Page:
Overall, improvements in the representation of women on the boards of listed companies have been most significant in jurisdictions that have imposed binding quotas and/or voluntary targets (Figure 17.3). In 2021, the 14 jurisdictions with binding quotas had 32.7% of women on boards on average, and have seen this proportion rise by 20.1 percentage points since 2010. Progress in the 12 jurisdictions with voluntary targets has closely tracked those with quotas, with the percentage of women reaching 30% in 2021, an increase of 17.7 percentage points since 2010. The 21 jurisdictions with no provisions in place had just 20.2% of women on boards in 2021, with more modest progress of 9.6 percentage points over the period.

While quotas mandating high shares of women on boards can drive significant progress over the short-term, evidence suggests that further progress may be difficult to sustain over time. Some research also suggests that quotas and targets sometimes yield unintended side effects, and may not be sufficient by themselves to solve issues related to the pipeline of women available to serve on boards that may hinder them from accessing leadership positions. For instance, one study has found that the increased share of women on boards did not ultimately translate to more women holding board director positions, but rather to more women serving on multiple boards (i.e. the “golden skirts” or board interlocking effect) (Rigolini and Huse, 2021[10]). Studies also found mixed evidence on whether companies appointed more female directors, or if decisions were made to reduce the board size to facilitate compliance with the mandated threshold (Seierstad and Huse, 2017[11]).

The impact of non-binding targets may also yield unintended side effects, as a study has found that the introduction of targets had paved the way for family-related appointments, rather than supporting broader diversity based on merit and smoothing the access to the boardroom for all qualified women (University of Copenhagen, 2021[12]). Some jurisdictions have noted that regulations concerning quotas and targets may include provisions to address some of the above concerns, such as by limiting the number of boards on which a director may serve simultaneously, or by excluding directors affiliated with the controlling shareholders from being counted as part of a target or quota.

Despite the overall increase in the share of women on boards across countries since 2013, executive positions within boards are still rarely filled by women. In 2021, women held with 32.2% of non-executive director positions in boards, but only 20.4% of executive positions on average. As this disparity remains significant, a few jurisdictions have recently introduced quotas or targets underpinning women’s representation on management boards. For instance, Germany passed a law in 2021 mandating at least one woman on management boards of listed companies. France adopted a similar law in 2022 which also mandates at least 30% of women among senior executives and management board members of companies with more than 1 000 employees. Finland and Switzerland have also recently introduced targets on a comply-or-explain basis (Denis, 2022[7]).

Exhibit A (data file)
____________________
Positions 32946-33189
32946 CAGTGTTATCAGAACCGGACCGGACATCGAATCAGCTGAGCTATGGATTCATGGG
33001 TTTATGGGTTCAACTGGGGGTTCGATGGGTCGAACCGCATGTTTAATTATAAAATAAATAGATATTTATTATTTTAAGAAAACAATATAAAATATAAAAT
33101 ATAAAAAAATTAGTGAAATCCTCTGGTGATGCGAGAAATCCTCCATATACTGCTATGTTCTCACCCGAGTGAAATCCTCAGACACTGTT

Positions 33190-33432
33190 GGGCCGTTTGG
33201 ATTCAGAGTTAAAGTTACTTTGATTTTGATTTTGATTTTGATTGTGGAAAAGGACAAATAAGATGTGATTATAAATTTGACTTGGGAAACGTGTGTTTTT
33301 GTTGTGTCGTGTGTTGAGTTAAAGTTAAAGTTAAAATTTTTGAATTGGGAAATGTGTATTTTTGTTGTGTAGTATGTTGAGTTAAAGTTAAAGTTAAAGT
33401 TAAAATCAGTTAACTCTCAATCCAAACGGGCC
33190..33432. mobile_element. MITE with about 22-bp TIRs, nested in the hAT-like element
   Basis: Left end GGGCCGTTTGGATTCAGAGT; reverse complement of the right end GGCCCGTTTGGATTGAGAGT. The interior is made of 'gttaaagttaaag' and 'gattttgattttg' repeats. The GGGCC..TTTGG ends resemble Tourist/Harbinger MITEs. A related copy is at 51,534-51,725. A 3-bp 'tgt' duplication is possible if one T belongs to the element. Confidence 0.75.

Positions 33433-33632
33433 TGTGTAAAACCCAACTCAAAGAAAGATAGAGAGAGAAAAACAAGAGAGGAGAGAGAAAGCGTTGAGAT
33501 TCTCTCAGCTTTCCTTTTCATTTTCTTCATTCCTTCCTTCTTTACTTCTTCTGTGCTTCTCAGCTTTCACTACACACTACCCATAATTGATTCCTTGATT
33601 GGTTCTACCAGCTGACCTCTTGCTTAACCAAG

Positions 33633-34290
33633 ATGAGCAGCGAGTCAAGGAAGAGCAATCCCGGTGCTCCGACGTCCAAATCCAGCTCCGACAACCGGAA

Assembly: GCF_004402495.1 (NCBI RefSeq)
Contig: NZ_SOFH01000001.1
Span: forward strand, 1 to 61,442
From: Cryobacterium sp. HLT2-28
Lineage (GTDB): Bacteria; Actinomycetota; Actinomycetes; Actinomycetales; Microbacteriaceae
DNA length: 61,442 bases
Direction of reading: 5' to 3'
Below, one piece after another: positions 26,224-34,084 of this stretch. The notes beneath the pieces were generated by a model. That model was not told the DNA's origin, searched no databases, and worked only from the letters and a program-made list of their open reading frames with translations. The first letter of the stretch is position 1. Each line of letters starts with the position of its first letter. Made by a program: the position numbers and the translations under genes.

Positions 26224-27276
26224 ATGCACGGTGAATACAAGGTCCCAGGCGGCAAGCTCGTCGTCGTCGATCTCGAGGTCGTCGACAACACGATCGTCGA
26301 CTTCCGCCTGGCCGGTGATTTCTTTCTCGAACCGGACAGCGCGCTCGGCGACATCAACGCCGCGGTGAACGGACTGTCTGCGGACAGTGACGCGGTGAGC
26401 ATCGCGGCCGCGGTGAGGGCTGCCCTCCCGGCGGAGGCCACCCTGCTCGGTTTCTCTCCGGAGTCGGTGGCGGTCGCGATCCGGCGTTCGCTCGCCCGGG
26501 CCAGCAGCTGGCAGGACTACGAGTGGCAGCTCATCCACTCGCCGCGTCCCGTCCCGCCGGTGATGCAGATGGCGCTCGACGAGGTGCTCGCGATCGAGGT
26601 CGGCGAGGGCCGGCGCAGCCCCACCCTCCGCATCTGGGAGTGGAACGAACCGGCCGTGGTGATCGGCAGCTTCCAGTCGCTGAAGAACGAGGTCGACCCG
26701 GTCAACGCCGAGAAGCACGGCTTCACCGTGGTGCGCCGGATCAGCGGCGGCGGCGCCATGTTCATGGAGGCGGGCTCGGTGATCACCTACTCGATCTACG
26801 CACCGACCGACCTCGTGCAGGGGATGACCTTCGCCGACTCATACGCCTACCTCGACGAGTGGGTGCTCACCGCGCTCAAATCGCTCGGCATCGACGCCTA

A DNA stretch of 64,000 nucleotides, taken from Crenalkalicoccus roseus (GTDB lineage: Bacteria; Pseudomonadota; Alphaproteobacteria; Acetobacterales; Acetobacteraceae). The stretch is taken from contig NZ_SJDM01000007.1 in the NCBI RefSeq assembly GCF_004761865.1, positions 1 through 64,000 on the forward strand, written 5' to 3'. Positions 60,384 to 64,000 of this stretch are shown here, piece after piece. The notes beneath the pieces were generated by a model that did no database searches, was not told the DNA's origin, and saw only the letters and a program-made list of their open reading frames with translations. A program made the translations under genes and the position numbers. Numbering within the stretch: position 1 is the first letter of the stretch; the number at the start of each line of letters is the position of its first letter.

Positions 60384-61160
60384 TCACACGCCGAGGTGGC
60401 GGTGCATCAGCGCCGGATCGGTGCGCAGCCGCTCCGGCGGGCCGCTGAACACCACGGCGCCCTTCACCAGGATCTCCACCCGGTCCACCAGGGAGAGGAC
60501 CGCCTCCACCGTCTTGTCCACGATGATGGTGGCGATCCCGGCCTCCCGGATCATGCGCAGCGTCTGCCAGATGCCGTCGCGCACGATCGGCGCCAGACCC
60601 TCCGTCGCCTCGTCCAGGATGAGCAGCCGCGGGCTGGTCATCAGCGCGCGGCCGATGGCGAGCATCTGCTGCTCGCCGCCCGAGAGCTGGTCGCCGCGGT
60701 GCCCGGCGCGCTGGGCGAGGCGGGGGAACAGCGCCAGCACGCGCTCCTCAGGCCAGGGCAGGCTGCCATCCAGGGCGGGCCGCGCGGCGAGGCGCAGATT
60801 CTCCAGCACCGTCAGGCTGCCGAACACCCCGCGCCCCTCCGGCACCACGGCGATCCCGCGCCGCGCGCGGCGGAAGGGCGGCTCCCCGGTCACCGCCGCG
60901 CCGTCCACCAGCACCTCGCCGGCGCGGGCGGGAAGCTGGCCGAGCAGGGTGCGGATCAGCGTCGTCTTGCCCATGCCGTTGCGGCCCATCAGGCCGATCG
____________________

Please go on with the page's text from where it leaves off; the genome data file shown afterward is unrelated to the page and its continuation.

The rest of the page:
Some jurisdictions with no reported provision in place have also achieved significant progress since 2010, which underlines the importance of additional initiatives besides quotas or targets, such as government networks, private-sector initiatives and relevant listing rules. For example, New Zealand displays one of the highest shares of women on boards in 2021 (43.5%) and is the only jurisdiction to have achieved such a threshold without the use of a quota or target. Such advancements may have been supported by advocacy initiatives from associations and independent bodies, such as Women on Boards New Zealand. Institutional investor pressure, including votes against the re-election of directors in companies that fail to encourage diversity, has also had an important influence in some jurisdictions without quotas or targets (OECD, 2020[13]).

Complementary initiatives also exist in jurisdictions where quotas and targets have been adopted, and mainly relate to the development of a diverse pipeline as a lever for supporting progress. For instance, the major business associations of Italy and Spain launched specific programmes to strengthen women leadership skills and positioning. In regions with historically low representation of women in managerial and leadership positions (such as Asia and the Middle East and North Africa (MENA), see Chapter 33), public-private initiatives – in the form of advocacy and awareness-raising initiatives – may also play an important role. Specific examples include gender diversity guidelines for companies in Saudi Arabia or the establishment of the Council for Board Diversity in Singapore (OECD, 2020[13]).